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Friday, October 19, 2018


Further to our Weekly NEWS last week, a detailed report from the meeting on 9 May is now available:

INTERTANKO, INTERCARGO and OCIMF attended the meeting from the industry.  There were about 50 Government representatives from various countries, mainly European, and included the US Coast Guard and Tokyo MOU, and the Caribbean and ILO representatives as observers.

The discussions and points raised by INTERTANKO were well received and the general outcome of the meeting was positive.

The meeting started with a brief address from each industry representative. The INTERTANKO address centred around our membership criteria, our use and support of EQUASIS, our role as a data provider and the use of the detention information we can access from the database. We commented upon how we process the detention information within INTERTANKO as a part of INTERTANKO quality monitoring system.

INTERTANKO  particularly pointed to the need for a formal appeals procedure for owners that could be utilised in the case of unreasonable detentions. This raised some interesting responses from some of the representatives, particularly from Belgium, Denmark and Germany, who advised that they do have an appeals procedure, and more interestingly they claim that the contact details for their respective appeals are contained on the reverse of the inspector’s inspection report. We need to verify whether this is indeed the practice out in the field. The fact of the matter, however, remains that a formal appeals procedure is NOT contained within the Paris Memorandum.

There was also some concern expressed regarding the legal aspects of an appeal against a detention, although our request was for an operational appeal, not a legal appeal. However, we did get support from the Chairman and he suggested that this should be an issue for further discussion by PSC. 

The matter of appeals was too sensitive an issue for "national feelings" within some of the participating authorities, and it appears that INTERTANKO has to prove that its concerns are real by attempting an appeal. It was pointed out that it would be beneficial to prove the point by actually taking one of the more unreasonable cases through an appeal. If you have an example of one of those highly unreasonable detentions that happen from time we would appreciate if you contact us with further details.

In reply to the question "Would Industry sit in on an appeals committee?". INTERTANKO  replied that  we would be more than happy to do so, once they where ready to invite us..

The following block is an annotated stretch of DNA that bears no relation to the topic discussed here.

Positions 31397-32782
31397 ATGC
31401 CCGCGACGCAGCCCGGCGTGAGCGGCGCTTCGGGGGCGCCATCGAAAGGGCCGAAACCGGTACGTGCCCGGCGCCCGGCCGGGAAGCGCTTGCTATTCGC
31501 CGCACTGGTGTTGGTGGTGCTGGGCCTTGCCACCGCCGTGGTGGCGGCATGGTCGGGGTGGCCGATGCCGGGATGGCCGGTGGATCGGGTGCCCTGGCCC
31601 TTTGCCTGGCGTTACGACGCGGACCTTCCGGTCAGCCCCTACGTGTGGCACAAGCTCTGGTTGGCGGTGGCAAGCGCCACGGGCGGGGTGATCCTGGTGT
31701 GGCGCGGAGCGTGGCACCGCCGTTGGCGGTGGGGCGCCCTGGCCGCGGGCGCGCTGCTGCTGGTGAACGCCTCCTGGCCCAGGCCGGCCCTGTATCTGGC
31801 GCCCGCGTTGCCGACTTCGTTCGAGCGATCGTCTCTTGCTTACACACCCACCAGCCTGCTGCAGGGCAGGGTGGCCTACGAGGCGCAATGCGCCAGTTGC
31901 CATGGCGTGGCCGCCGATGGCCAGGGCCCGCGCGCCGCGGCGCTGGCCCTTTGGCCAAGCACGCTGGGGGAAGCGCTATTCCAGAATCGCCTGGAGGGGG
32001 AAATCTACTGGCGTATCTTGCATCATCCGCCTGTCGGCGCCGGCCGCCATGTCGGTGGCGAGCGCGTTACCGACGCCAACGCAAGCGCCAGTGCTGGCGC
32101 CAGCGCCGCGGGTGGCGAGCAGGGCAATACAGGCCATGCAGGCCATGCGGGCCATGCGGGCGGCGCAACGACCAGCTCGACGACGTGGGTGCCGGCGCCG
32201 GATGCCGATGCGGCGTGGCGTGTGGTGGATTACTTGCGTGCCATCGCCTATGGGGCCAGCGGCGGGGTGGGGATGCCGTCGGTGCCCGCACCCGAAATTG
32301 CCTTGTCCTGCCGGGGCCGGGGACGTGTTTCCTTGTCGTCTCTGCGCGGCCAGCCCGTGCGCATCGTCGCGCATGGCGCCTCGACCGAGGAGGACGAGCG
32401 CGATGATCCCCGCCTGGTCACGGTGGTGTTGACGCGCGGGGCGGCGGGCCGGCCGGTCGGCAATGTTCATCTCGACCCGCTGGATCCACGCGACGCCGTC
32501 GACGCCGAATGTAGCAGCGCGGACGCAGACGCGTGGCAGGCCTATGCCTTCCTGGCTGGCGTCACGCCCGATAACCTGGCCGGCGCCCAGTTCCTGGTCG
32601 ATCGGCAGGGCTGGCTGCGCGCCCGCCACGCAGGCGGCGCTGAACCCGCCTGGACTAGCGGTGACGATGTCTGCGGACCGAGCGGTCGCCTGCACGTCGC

The matter of transparency was dealt with completely on the basis of the recommendation from the INTERTANKO Council meeting in Sydney and we gave a copy of our press release to the Chairman for circulation to the delegates. Click here for a copy of the press release.

Whilst INTERTANKO’s policy was generally recognised as a positive step, Belgium commented that basically they could not or did not (we were not quite sure which) read all the information that was already available to them in order to target vessels correctly.

The Paris MOU is considering a quality award system and we put forward the following proposed rewards: 

  • No detention if not delayed
    We were informed that this has been tabled on their agenda and would be reviewed.
  • Grading of detentions
    We were informed that the MOU already had a working group that is looking at a 2 tier system for grading detentions
  • Two stage inspections
    We suggested 2 types of inspections: the good operator would only be subject to a cursory inspection which would not take very much time, the sub-standard vessel would be subject to a more in-depth inspection.
  • What information could be released to us from PSC?
    We asked whether from time to time on an "as required basis" we could be given access to the Port State Inspector’s report in relation to the detention of a particular vessel whenever we could not obtain the report from the owner, in the case of a new member or in the event of an owner not releasing the information to us.
  • There was no real objection or major comment on this.
  • Naming the charterer in detention notices and in the EQUASIS database:
    This point was very well received, and had been discussed in their agenda earlier that day.

The main question was the definition of the charterer: was this the head charterer, disponent owner, sub-charterer or cargo owner? It was generally concluded that the head charterer would be sufficient, although the PSC did have some difficulty in assessing who should be the actual charterer.

We drew the attention of the board to the requirement of the USCG requirement (soon to be introduced) that vessels advise the charterer’s name in pre-arrival messages, and our support for this.

  • The effect of STCW upon ships
    INTERTANKO needs to consider recommendations to owners to check the certificates of competency to ascertain whether they are genuine or fake.

We raised the matter of our PSC inspection feedback form and that INTERTANKO was continuing to monitor PSC inspections.

For further questions please contact Capt Howard Snaith on e-mail: